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US Manufacturing Output Tumbles as Factories Struggle With High Interest Rates

WASHINGTON (Reuters)—Production at U.S. factories fell more than expected in December and output in the prior month was weaker than previously thought, indicating that manufacturing was rapidly losing momentum as higher borrowing costs hurt demand for goods.

According to the Federal Reserve, manufacturing output decreased 1.3% in November. The Federal Reserve revised the November data lower to show that factories’ production fell 1.1% rather than 0.6% as previously reported. Reuters polled economists and predicted that factory production would drop 0.3%.

On a year-on, December output decreased 0.5%. It fell by 2.5% annually in the fourth quarter.

Higher interest rates are decreasing the demand for goods which are most often bought on credit. Manufacturing, which makes up 11.3% of the U.S. GDP, is also being affected by past appreciations and a weakening global demand. In addition, spending is shifting back towards services.

According to data from Institute for Supply Management, national manufacturing has been declining since November. According to Tuesday’s report by the New York Federal Reserve, manufacturing in New York State has plunged to levels not seen since May 2020.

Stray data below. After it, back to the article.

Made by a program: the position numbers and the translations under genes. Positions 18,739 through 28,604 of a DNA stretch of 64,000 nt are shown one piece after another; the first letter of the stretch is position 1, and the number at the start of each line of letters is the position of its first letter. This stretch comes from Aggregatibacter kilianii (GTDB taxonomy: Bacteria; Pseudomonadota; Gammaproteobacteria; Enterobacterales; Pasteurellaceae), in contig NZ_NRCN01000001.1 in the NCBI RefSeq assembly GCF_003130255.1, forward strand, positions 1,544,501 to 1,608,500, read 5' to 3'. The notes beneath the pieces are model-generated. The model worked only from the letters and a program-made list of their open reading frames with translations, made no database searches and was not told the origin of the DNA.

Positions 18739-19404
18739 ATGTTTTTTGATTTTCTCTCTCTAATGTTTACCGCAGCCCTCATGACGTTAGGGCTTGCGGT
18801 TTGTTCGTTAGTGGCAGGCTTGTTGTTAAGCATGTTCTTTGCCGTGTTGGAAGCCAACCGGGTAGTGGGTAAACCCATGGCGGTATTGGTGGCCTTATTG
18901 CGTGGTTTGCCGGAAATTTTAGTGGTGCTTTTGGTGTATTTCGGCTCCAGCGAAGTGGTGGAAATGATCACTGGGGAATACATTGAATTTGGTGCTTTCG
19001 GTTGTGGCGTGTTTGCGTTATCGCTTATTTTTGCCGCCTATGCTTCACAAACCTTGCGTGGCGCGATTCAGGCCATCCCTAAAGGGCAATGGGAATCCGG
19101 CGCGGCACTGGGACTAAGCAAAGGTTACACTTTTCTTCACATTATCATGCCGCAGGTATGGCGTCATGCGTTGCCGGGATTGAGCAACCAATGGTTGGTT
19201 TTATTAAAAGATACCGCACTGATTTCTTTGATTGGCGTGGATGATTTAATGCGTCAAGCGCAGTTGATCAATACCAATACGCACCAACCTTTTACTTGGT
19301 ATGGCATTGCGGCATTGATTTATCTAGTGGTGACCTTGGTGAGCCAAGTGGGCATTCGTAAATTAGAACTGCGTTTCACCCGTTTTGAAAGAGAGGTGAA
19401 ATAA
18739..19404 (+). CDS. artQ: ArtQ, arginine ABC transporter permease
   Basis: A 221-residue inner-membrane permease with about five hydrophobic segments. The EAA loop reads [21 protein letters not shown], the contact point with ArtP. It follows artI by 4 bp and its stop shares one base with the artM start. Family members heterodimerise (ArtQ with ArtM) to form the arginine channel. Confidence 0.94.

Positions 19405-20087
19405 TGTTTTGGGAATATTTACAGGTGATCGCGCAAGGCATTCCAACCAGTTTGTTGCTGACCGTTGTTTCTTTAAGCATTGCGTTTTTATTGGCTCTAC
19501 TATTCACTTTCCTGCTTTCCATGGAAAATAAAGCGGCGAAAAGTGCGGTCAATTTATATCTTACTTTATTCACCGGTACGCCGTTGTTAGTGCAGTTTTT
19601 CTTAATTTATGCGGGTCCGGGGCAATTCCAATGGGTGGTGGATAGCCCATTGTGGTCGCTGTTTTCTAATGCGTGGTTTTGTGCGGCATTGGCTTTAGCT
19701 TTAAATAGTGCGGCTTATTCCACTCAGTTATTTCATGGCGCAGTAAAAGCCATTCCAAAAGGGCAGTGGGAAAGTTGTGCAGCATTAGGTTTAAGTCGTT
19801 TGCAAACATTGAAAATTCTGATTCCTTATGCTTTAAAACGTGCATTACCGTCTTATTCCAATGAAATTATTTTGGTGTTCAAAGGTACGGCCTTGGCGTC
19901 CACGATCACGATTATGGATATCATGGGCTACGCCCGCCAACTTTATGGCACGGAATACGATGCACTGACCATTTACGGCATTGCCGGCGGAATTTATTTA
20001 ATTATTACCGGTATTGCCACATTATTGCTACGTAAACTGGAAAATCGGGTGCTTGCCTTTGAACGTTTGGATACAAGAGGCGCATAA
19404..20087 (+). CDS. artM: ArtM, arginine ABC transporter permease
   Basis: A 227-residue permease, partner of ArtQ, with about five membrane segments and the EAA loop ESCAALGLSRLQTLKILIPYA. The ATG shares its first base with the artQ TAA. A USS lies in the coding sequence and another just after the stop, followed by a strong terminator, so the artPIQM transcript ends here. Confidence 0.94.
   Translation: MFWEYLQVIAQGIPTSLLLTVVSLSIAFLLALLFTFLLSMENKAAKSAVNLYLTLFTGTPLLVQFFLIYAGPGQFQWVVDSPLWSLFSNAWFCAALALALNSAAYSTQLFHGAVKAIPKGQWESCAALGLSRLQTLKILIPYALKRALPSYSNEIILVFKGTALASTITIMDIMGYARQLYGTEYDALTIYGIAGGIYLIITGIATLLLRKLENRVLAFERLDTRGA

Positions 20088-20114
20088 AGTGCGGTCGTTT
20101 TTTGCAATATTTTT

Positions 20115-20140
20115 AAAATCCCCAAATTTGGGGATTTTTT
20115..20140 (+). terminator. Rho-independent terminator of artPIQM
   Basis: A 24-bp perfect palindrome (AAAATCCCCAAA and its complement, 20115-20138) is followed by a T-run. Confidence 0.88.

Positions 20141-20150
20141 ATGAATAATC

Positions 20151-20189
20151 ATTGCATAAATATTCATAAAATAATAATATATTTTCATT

Last year, the Fed raised its policy rate 425 basis points from close to zero to the 4.25% – 4.50% range. This is the highest level since late 2007. In December, the U.S. central banking projected an additional 75 basis point increase in borrowing costs by 2023.

Last month, auto plant production fell by 1.0%. Also, the production of machinery and wood products saw a significant decline.

Mining output dropped 0.9% after declining 1.2% in November. The country’s cold snap boosted heating demand and prompted a 3.8% increase in utility production.

This helped to offset some of weakness in mining and manufacturing, leading to a 0.7% decline in overall industrial production. In November, industrial output fell 0.6%. In the fourth quarter, it fell at 1.7%.

The manufacturing sector’s capacity utilization, which measures how well firms use their resources, declined 1.0 percentage points to 77.5% in Dec. It is 0.7 percentage points below its long-term average.

The industrial sector’s overall capacity utilization fell by 0.6 percentage point, to 78.8%. This is 0.8 percent below its average 1972-2021.

Officials at the U.S. central banks tend to use capacity use measures as indicators of how much they are able to borrow. “slack” remains in the economy—how far


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